MEDUSA’S CHILD – Immortal … Mind Cohesion

MEDUSA'S CHILD - Immortal ... Mind Cohesion


STF Records
Release date: August 1, 2005

Guitars: B-
Bass: B
Percussion: B
Keyboards: B
Vocals: B-
Lyrics: B
Recording Quality: B
Originality: B
Overall Rating: C+

User Review
0/10 (0 votes)

Medusa’s Child is a German Power Metal quintet (with a few Progressive tendencies) formed originally in 1999, and following a Demo in 2000 and an EP in 2001, Immortal … Mind Cohesion represents the band’s first full length CD … and it’s one of those CDs with a split personality … funny how a CD with polar differences within itself would include the oxymoron-ish term “Mind Cohesion” in it’s title.

First is the musical style … Medusa’s Child shifts from what seems to clearly be Progressive tendencies to Power Metal to an Industrial-Techno Metal feel (similar to Rammstein) to totally mellow and reflective ballads in “Tears of the Wolf” and “Lionheart.” Other than the latter 2, the odd thing is Medusa’s Child tends to dabble in each style in virtually EVERY SONG!

Second is the vocal style … D.C. Crow, who lists Rob Halford as his favorite singer and primary influence, does in fact succeed quite admirably in emulating his musical icon when ripping off the high notes. In fact, his high notes are about as good as anyone out there when he chooses to go that route – luckily, Crow goes that route quite often. Other times, though, Crow comes through in clumsy fashion when singing in his “normal” voice, and doesn’t seem to mesh seamlessly with the music.

So how about the songs? True to form, almost all of the songs contain periods when they’re absolutely great, yet also contain segments that are less than stellar. No song is awful, but other than “Holy Land,” where Medusa’s Child is successful in staying the course and keeping all of their musical elements in check, no other song is truly able to come through as a complete success from start to finish.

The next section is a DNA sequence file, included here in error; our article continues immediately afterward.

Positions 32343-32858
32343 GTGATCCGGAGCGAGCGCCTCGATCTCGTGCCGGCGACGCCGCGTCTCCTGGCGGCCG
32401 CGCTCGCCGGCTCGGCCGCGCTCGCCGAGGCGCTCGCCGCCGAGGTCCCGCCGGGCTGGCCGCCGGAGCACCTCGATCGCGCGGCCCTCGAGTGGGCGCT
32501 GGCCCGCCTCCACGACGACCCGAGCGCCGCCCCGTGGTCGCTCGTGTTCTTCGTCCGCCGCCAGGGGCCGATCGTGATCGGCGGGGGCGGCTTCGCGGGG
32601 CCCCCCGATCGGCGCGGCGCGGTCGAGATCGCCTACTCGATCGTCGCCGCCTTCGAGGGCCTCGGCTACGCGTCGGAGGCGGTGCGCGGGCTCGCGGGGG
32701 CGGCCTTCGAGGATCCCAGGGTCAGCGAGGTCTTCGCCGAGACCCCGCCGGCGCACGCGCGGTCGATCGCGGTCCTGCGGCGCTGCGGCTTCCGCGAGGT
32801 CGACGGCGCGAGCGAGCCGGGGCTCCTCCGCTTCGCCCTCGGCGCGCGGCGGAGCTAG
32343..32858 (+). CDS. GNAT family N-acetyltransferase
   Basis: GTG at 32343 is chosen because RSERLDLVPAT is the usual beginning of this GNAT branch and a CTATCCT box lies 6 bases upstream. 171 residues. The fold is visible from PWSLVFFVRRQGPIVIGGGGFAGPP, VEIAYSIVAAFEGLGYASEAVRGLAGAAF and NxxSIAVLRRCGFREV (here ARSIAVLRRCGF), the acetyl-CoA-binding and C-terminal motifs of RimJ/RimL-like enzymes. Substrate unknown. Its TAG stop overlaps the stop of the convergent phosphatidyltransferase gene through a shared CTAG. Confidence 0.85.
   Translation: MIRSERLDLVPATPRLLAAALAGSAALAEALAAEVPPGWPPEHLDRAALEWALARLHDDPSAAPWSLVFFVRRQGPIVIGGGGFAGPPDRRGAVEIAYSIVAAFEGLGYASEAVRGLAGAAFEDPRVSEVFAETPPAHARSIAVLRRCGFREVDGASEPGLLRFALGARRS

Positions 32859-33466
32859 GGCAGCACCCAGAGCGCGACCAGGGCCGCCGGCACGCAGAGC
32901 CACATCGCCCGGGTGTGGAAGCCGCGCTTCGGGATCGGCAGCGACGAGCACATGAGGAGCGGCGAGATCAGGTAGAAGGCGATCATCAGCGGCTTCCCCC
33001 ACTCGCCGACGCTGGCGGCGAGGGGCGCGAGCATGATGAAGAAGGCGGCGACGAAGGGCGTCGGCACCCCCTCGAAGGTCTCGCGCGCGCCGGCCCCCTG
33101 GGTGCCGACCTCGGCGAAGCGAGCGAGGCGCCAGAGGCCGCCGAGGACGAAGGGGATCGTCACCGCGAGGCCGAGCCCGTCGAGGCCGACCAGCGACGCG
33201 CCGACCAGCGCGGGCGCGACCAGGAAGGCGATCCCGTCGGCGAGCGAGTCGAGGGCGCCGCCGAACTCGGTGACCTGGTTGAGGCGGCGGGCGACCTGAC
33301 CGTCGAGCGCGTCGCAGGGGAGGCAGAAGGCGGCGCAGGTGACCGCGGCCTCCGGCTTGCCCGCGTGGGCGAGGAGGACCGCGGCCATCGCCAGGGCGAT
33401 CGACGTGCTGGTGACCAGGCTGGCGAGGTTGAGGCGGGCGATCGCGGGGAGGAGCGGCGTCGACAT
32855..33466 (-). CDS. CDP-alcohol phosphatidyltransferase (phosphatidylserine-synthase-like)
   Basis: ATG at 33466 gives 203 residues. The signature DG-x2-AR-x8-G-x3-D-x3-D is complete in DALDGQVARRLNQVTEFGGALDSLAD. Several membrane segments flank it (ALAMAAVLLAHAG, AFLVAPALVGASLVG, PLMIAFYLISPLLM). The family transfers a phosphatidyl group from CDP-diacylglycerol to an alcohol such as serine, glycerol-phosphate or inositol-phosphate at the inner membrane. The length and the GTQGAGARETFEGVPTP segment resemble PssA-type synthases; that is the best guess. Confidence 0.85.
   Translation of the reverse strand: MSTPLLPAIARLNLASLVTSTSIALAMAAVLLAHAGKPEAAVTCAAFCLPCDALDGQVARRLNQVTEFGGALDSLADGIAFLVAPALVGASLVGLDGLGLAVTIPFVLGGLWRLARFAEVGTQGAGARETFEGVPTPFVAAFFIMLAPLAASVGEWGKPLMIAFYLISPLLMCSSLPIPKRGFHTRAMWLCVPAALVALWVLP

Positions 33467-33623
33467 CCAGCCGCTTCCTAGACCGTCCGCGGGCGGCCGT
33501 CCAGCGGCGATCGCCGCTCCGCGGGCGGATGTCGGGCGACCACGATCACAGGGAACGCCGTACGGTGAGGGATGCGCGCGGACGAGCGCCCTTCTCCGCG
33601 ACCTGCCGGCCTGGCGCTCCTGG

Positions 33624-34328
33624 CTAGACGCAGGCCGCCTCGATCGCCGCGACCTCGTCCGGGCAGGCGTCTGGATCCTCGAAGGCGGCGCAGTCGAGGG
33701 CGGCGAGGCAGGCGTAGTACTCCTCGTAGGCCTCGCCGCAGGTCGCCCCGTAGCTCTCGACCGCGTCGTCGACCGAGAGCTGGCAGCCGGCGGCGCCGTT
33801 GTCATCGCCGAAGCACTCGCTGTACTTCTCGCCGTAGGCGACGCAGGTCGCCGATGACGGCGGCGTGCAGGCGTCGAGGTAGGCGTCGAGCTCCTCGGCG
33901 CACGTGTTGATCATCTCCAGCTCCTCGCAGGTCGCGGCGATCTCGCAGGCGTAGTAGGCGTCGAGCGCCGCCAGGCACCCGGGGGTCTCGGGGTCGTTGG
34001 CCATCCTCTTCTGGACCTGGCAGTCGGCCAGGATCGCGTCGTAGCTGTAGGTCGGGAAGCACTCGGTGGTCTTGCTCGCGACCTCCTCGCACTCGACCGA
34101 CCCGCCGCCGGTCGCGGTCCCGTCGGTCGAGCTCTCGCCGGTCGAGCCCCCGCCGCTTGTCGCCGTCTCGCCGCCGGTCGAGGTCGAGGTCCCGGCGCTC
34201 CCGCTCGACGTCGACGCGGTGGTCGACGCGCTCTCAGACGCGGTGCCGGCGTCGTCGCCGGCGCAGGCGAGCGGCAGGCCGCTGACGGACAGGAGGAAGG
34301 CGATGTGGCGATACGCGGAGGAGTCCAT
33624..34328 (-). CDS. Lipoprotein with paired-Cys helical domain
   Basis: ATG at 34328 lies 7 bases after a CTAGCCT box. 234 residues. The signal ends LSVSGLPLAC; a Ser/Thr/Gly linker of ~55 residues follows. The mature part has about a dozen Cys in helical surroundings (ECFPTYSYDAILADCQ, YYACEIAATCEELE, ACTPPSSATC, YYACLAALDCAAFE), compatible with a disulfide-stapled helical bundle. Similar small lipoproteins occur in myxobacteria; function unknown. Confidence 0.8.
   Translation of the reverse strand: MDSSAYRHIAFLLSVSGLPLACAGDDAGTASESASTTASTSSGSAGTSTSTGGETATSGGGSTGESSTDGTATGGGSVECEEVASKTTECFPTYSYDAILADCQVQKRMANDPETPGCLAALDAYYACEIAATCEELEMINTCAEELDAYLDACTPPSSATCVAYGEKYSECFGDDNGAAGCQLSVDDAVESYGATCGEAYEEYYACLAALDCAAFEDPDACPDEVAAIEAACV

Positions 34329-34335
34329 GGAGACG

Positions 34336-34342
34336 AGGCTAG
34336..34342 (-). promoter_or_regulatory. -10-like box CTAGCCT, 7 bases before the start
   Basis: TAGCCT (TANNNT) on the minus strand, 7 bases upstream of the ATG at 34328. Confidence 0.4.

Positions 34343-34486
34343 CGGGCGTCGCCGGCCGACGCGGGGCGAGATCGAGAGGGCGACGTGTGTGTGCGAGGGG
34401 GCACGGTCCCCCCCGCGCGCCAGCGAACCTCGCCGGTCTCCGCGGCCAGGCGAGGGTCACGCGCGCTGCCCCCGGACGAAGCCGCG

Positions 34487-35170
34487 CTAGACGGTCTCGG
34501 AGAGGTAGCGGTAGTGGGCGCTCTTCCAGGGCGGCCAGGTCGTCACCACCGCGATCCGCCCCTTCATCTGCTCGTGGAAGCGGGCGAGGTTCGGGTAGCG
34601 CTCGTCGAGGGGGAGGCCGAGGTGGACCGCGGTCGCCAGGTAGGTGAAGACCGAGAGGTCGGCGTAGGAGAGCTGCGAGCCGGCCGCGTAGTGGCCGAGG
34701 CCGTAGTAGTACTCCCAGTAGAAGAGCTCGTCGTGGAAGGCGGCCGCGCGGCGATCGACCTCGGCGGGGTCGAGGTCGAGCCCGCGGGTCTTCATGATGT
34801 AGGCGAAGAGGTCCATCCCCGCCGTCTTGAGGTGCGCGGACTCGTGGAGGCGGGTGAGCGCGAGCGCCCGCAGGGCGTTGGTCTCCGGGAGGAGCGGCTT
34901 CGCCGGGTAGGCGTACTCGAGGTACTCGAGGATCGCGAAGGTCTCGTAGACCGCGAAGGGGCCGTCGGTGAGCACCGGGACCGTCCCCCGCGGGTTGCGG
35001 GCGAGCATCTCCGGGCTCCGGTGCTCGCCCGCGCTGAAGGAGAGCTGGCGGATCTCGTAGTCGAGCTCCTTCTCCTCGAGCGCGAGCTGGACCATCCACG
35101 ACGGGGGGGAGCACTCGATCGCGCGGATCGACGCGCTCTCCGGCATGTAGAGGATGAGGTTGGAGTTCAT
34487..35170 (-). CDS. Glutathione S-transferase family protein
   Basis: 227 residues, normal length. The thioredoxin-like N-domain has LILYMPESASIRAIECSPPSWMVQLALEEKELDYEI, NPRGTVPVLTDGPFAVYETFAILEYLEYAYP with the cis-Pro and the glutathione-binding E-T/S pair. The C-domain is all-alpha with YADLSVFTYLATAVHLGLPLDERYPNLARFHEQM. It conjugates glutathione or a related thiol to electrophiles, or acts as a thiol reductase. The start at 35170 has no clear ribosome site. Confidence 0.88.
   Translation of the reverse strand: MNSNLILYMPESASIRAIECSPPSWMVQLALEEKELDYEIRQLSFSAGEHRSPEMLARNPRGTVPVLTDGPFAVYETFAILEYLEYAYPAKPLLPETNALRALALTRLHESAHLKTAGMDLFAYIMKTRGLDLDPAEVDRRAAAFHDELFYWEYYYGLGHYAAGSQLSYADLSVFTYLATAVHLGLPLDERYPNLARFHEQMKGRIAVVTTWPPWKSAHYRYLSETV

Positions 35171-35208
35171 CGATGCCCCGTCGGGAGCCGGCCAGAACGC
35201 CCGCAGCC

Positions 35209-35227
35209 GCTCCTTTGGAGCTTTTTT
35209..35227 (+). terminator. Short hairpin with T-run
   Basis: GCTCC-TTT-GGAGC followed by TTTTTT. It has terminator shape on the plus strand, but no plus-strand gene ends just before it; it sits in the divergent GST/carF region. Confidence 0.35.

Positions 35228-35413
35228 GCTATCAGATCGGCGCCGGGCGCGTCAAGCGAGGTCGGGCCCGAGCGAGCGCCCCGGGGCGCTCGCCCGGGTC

The album starts out with “Mind Cohesion,” which kind of makes you feel like you accidentally stepped into to tribal warfare ritual … it’s actually kind of cool, but loses its flair and uniqueness when it blends into the 2nd track, “ Mother Earth,” which continues this “introduction” for over 2 additional minutes. Essentially between these 2 opening tracks, Medusa’s Child packs in the better part of 4 minutes of wadding before anything “definitive” truly begins! Sorry, but that’s just too damn long for an intro! Once “Mother Earth” gets going, it totally rocks with Tino Saabel’s and Jens Aurich’s twin power-powerchord scheme … however, the epic doesn’t know when to end, and after more musical wadding 3/4ths into it, the song mercifully closes out.

“Holy Land” is next, and at about 3.5 minutes, Medusa’s Child gets “it” all right with this one. The powerchord scheme is fast, raw, and heavy … similar to the great parts of “Mother Earth,” “Eye Of Fire,” and “Center Of The Dark.” Out of the 9 full-length tracks, Immortal … Mind Cohesion contains 2 ballads, as mentioned above, in “Tears of the Wolf” and “Lionheart.” All things considered, these slow down songs have the potential to be total winners … the tendency of stringing out songs for all they’re worth (and then some), however, makes both ballads grow weary before they’re through. The last and namesake track, “Medusa’s Child,” is overall more successful than not … of special note is the use the Ohhhhh Ohhhhh Ohhhhhh vocal pattern similar to Castle Guards for the Wicked Witch of the West in The Wizard of Oz. Can’t say that you’ll hear that type of background vocals every day in Metal music, but in the end, it works!

So there you have it … a schizophrenic CD that shows signs of absolute brilliance, yet tendencies of poor judgment in song structure and song-writing at times. When Medusa’s Child is good, they come through great, with crisp, raw power and superb sound. When they’re changing pace, structure, and direction within the context of most of the songs contained within this CD, however, their music suffers from failing to make a statement and lack of apparent direction. Very odd, though, how most of the songs could be both so bad yet so good! Fans of bands with musical styles like Rammstein, though, should definitely give this CD a shot, as should Metal fans who appreciate higher octave vocals … Crow definitely shines when he’s showcasing his Halford-like abilities. Other Metalheadz should probably simply keep their eye on Medusa’s Child to see how their songwriting style progresses for their subsequent release … clearly, if anything, the band demonstrates that they have the fundamental talent to be a great Metal band!


  • Dan Skiba

    Dan is a former partner at Metal Express Radio, and also served as a reviewer, photographer and interviewer on occasions. Based out of Indianapolis, USA he was first turned on to Hard Rock music in the mid-1970s when he purchased Deep Purple's Machine Head as his first album. He was immediately enthralled with the powerful guitar sound and pronounced drumbeat, and had to get more! His collection quickly expanded to include as many of Heavy Rock bands of the time that he could get his hands on, such as Ted Nugent, Judas Priest, and Black Sabbath, to name just a few.

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